Masters’ Atelier introduces resident artist C.W. Sawyer through Elevated Ice Cream

Posted 5/20/20

This year, The Masters’ Atelier of Drawing and Painting in Port Townsend has not only devised a way for the community to maintain safe social distancing while enjoying public art, but is also …

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Masters’ Atelier introduces resident artist C.W. Sawyer through Elevated Ice Cream


This year, The Masters’ Atelier of Drawing and Painting in Port Townsend has not only devised a way for the community to maintain safe social distancing while enjoying public art, but is also showcasing the work of its recently inaugurated resident artist.

From now through the end of the month, the fine art school is partnering with Elevated Ice Cream & Candy Shop to present the works of its students and local associated artists, including the school’s resident artist, C.W. Sawyer.

The Masters’ Atelier opened its resident artist position this year, which school founder Nancy Lucas Williams sees as a means to afford an emerging artist space to develop their work within a supportive artistic community.

“Sawyer comes to us after spending the last few years traveling the U.S. and the world at large,” Williams said. “He grew up in Seattle and started drawing at the tender age of 23. After deciding he needed a real career, he joined a drawing and paint atelier with Seattle painter Mark Kang O’Higgins, and he hasn’t looked back since.”

Sawyer has recorded his travels in a series of “Postcard Projects,” a subscription-based art project that sends postcard-sized paintings and prints to patrons; more of his work is at and on Instagram at “seesawyerpaint.”

Now 32, Sawyer looks back on drawing, and art in general, as one of those things “I could never do,” but that he always wanted to do.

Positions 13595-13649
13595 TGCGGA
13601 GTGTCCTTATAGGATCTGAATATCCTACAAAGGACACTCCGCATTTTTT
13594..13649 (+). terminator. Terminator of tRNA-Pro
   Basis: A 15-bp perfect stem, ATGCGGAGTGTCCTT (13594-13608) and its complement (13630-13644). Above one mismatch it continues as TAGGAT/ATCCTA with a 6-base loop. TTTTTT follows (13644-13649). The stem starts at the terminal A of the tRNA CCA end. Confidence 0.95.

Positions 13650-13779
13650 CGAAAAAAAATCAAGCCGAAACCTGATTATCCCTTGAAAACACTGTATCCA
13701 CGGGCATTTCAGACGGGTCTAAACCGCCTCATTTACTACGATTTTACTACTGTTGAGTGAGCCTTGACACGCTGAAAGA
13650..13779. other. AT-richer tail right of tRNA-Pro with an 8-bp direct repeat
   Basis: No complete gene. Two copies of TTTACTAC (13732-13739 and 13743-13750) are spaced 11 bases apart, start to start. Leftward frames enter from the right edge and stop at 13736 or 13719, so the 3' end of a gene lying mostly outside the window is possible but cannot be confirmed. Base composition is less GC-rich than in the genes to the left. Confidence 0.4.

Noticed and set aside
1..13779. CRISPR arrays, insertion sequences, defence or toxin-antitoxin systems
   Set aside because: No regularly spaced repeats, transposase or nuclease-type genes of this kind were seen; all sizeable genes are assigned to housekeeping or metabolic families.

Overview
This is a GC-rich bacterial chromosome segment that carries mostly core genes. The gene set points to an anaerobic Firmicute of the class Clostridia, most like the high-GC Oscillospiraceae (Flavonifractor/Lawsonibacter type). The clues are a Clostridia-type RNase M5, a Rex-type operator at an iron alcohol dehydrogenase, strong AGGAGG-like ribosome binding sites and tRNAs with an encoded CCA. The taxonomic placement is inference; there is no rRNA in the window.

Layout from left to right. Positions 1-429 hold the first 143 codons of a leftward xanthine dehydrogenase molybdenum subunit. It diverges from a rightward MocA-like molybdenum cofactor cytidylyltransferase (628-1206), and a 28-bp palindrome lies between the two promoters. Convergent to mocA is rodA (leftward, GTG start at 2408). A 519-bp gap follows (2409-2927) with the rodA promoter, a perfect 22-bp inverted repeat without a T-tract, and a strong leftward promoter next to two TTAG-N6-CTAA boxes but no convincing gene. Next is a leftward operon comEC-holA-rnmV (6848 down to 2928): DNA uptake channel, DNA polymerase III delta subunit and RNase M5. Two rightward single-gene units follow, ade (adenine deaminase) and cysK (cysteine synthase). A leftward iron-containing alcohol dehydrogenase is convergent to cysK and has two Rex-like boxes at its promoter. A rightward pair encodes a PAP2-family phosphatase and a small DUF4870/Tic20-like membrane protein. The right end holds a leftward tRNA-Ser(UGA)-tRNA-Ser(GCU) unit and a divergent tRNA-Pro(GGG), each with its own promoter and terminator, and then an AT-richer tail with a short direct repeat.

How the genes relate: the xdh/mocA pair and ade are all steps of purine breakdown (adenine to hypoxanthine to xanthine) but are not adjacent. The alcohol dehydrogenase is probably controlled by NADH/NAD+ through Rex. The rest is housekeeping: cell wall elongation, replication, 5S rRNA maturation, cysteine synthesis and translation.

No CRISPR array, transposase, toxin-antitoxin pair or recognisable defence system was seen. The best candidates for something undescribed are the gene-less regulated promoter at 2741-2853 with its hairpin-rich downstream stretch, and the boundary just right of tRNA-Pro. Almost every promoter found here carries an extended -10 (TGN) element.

“While working for Seattle Central Community College, I was allowed to audit classes, so I thought I would finally face that desire,” Sawyer said. “Little did I know I would end up in a painting class under an incredibly generous teacher named Royal Alley-Barnes. That class was the first time I saw the magic in action. I saw color become light. I saw little spots of paint arranged just so, and suddenly, I could see myself. I decided this was magic and I would devote my life to this magic. My parents were very surprised.”

Sawyer self-deprecatingly described his own artwork as “very much still in its Cambrian stages of its evolution,” referring to the ancient geologic period that predates even the Jurassic.

“I literally went into my art program drawing stick figures,” Sawyer said. “Five years later, thousands of hours in front of an easel, and I have an awesome art foundation. Now, the gargantuan task of getting some legs under me has really just begun. There’s a lot that no art school can prepare emerging artists for, so my most recent four years have revolved around identifying and trying to understand some of these barriers, both internal and external.”